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Output gap and commondity prices-


The main problem of output gap is its focus on unemployment and the interest rate. It is not very surprising that most of the economic models are focused in these two issues, if we remember the 1929 crisis, during which the economic leaderships of the time failed to prevent unemployment of horrendous size, with catastrophic historical consequences. Since then the main aim of macro economist is to prevent anything similar to happen again. However, if the model of output gap is focused too much on the unemployment, it naturally neglects other limiting factors of the output. Then what if the economy reaches its production limits not because of limited aggregated demand and not because of limited labor force, but because of other limited resource, for example energy and let’s assume in our model the supply of the energy is with very limited flexibility (as in reality it is). Any policy trying to stimulate the economy will case immediate energy prices increase and with it the whole economy will be balanced at higher price levels. Nevertheless, increased energy prices will be necessarily followed by increase of production costs. Now since the wages and the profit remain in the economy unchanged, the aggregated demand will remain at its nominal level, previous to the energy price increase. The result will be decrease of the aggregated demand in real prices. Yet do not forget the energy price increase necessarily caused price increase and central bank as reaction to it will probably rise the interest rate, even if the aggregated demand in real values will be in declining trend. The phenomena of stagflation comes to life, and no Philips curve will help here.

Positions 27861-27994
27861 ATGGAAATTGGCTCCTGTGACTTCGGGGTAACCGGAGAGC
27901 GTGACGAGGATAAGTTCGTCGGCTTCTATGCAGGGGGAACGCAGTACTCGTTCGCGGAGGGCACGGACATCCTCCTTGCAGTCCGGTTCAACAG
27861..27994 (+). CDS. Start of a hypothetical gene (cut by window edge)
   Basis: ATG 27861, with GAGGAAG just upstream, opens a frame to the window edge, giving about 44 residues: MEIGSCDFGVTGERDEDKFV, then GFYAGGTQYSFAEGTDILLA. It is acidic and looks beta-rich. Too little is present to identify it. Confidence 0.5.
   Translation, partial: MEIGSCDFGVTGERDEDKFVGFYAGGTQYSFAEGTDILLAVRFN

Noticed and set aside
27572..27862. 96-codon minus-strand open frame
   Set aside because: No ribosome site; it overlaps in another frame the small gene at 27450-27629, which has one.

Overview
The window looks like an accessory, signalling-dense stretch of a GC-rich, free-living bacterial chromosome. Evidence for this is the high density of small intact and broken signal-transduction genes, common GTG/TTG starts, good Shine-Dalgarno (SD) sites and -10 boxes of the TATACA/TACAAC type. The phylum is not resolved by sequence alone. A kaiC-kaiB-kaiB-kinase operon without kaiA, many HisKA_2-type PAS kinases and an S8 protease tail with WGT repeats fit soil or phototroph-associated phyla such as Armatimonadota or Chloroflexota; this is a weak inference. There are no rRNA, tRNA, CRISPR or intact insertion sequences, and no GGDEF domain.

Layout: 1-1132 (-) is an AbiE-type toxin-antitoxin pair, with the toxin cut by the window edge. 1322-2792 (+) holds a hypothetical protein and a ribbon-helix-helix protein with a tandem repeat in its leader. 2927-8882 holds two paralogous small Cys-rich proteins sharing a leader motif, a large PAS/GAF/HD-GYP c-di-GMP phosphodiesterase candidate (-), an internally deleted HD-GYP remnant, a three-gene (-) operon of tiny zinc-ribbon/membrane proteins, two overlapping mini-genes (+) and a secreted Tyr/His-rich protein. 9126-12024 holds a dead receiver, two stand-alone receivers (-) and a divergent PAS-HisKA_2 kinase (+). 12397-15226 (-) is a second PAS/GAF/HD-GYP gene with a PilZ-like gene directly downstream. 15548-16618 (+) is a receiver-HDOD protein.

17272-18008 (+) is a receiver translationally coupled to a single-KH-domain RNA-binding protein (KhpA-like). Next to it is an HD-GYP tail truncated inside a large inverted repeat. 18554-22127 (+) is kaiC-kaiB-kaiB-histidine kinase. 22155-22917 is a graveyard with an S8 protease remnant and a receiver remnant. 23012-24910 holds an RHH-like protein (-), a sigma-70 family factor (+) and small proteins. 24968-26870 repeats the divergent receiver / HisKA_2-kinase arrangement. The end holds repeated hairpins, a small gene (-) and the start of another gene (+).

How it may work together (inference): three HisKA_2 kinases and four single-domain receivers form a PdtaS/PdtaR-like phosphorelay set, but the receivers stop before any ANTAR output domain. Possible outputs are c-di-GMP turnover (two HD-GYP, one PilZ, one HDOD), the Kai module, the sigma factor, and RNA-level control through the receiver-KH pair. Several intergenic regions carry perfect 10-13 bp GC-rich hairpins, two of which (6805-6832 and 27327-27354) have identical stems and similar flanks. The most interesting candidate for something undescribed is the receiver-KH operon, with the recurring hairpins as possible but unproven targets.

World Oil Prices 1970-2008.PNG


The two graphs above show obvious correlation between the oil price and the unemployment. As to the inflation, it is in no correlation with the unemployment and the oil price since 2008, yet it is in correlation at previous energy crises of 1973 and 1979-1980. What can be the reason to this inconsistency? Probably that the oil price is not so crucial as it used to be in the seventies, as it can be seen in the following graph. At 1980 the oil supplied about 50% of all the energy while at 210 it dropped to 30%.

World energy consumption by fuel type Source: 1965-1979: BP Statistical Review of World Energy (2008) (excludes wind, geothermal and solar energy); 1980-2030: U.S. Energy Information Administration International Energy Outlook (2008).

Does it mean there is no danger of a new stagflation as it happened in the seventies-eighties? To my opinion such a danger still exists, since the energy is not the only economic resource that can become scarce. Before the 2008 economic crisis the prices of many commodities raised immensely as seen in the following chart, yet this price hike was short lived because it started at 2006 and with 2008 economic crisis the prices collapsed again. But since 2009 the commodity prices started to rise again and if this trend will continue, probably the phenomena of the stagflation of the seventies will be back, unless some new technology will help to create supplement to the traditional basic resource.

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